Executive Summary

The constitution protects the freedom to practice one’s religion and prohibits the incitement of religious hatred, violence, or discrimination. Religious groups must register with county or city courts to receive tax benefits. The government held a memorial event for victims of the Holocaust. The government sponsored educational programs for teachers on best classroom practices for teaching about the Holocaust.

According to media reports, instances of hostility based on ethnicity, race, and anti-Muslim sentiment were more frequent than in previous years. The Jewish community confirmed unidentified individuals painted a swastika on a Holocaust monument in Harju County in August.

The U.S. embassy engaged the government on religious freedom issues, including promoting tolerance and diversity, in meetings with officials at the ministries of foreign, social, and internal affairs. The ambassador and embassy staff met with religious leaders, civil society, and nongovernmental organizations (NGOs) to promote dialogue on anti-Semitism and education on the Holocaust.

The U.S. government estimates the total population at 1.3 million (July 2016 estimate). According to 2011 census data, 29 percent is religiously affiliated, 54 percent does not identify with any religion, and 17 percent declined to answer the question on the census. According to 2015 data from churches and congregations, the Estonian Orthodox Church (EOCMP), which is subordinate to the Moscow Patriarchate, has approximately 170,000 members (13.1 percent of the population), while the Estonian Evangelical Lutheran Church has 159,000members (12.2 percent). The Estonian Apostolic Orthodox Church has 30,000 members (2.3 percent). Other Christian groups, including Baptists, Roman Catholics, Jehovah’s Witnesses, Russian Old Believers, members of the Christian Free Congregations, and Pentecostals, collectively constitute 1.2 percent of the population. Members of the Russian Old Believers live primarily along the west bank of Lake Peipsi in the east. According to the census, there are more than 2,000 Jews and 1,500 Muslims. Most religious adherents among the Russian-speaking population are EOCMP members and reside mainly in the capital or the northeastern part of the country.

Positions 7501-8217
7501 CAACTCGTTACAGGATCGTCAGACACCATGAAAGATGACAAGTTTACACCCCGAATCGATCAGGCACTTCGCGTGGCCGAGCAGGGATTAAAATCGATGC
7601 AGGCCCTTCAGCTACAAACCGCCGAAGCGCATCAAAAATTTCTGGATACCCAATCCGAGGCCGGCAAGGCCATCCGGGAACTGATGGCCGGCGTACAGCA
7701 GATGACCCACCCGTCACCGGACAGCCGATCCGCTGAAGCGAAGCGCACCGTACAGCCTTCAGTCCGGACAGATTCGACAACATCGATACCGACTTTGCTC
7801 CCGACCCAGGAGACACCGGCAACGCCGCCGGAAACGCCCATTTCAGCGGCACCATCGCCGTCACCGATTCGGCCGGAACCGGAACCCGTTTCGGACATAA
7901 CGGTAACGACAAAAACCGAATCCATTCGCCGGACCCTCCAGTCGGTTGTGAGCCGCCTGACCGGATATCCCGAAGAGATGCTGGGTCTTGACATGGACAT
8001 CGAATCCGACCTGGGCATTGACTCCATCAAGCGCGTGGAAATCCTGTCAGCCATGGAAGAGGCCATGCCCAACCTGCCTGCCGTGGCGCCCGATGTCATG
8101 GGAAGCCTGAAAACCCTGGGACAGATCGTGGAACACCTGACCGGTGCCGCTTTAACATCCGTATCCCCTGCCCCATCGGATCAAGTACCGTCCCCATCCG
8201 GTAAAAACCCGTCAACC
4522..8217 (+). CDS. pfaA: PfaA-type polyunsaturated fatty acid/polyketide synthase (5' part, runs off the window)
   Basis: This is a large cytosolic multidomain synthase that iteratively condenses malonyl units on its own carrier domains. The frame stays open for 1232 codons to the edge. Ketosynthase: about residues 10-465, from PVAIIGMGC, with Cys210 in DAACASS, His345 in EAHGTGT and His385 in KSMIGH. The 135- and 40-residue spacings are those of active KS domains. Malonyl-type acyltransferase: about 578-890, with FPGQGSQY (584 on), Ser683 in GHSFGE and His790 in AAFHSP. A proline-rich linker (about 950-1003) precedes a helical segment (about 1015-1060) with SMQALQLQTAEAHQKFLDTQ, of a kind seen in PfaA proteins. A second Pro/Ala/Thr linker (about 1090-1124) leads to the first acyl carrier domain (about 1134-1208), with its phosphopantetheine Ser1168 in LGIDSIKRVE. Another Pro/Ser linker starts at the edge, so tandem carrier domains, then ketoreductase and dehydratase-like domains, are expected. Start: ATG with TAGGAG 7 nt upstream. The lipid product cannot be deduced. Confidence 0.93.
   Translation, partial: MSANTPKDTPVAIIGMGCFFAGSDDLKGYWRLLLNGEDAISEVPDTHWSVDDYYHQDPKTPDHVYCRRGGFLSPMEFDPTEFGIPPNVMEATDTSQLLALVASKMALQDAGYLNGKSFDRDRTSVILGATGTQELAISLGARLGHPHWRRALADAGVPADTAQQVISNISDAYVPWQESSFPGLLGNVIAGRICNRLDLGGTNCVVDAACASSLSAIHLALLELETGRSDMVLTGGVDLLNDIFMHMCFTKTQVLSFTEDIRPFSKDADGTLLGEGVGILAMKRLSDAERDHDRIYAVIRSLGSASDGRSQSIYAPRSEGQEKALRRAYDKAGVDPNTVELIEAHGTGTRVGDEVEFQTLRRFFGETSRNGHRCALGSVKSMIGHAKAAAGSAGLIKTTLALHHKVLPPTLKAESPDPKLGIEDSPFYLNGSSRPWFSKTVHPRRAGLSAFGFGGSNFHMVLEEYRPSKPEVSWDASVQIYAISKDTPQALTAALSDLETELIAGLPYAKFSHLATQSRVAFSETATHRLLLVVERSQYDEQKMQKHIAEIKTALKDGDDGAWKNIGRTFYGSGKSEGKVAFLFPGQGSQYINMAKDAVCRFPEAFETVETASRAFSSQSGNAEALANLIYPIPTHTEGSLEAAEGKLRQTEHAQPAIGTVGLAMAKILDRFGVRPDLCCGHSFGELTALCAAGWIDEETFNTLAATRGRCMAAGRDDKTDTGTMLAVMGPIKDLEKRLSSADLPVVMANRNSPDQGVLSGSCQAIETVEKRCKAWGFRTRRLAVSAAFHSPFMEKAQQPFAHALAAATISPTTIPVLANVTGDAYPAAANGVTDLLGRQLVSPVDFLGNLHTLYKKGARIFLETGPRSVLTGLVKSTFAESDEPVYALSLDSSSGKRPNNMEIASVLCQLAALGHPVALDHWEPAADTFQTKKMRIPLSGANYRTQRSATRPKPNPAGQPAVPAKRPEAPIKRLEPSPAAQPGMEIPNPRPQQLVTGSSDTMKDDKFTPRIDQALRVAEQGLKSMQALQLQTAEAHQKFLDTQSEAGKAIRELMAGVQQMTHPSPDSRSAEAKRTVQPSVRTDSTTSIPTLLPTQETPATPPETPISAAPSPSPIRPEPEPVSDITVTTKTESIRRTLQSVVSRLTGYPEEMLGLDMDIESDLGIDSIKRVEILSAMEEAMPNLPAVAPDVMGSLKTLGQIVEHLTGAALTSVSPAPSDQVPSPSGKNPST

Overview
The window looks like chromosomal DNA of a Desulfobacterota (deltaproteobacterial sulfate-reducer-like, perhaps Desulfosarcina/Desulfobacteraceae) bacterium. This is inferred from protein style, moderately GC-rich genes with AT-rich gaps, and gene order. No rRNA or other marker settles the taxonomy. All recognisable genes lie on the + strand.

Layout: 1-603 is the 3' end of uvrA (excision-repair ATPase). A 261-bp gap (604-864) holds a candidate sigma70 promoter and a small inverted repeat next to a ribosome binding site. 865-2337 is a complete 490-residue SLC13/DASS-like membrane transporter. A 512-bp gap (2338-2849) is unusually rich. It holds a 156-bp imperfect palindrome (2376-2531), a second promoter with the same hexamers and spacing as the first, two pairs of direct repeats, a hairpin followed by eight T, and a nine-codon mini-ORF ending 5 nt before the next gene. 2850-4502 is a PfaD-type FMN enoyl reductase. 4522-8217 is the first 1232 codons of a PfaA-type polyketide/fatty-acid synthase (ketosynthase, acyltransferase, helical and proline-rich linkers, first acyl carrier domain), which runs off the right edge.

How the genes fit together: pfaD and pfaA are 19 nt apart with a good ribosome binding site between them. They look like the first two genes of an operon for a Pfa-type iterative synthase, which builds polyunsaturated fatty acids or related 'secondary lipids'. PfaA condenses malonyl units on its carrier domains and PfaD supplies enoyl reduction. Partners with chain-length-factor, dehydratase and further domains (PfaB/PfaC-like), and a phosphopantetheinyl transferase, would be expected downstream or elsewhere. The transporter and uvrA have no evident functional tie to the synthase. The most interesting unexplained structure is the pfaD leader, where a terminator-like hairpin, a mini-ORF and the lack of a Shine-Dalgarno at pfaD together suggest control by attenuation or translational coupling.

Legal Framework

The constitution states there is no state church and stipulates freedom for individuals to belong to any religious group and practice any religion, both alone and in community with others, in public or in private, unless doing so is “detrimental to public order, health, or morals.” The constitution also prohibits incitement of religious hatred, violence, or discrimination. Violations are punishable by fines or up to three years in prison. The constitution recognizes the right to refuse military service for religious reasons but requires conscientious objectors to perform alternative service as provided by law.

The law regulates the activities of religious associations and religious societies. Religious associations are defined as churches, congregations, unions of congregations, and monasteries. Religious societies are defined as voluntary organizations whose main activities include religious or ecumenical activities relating to morals, ethics, culture, and social rehabilitation activities outside the traditional forms of religious rites of a church or congregation and need not be connected with a specific church or congregation.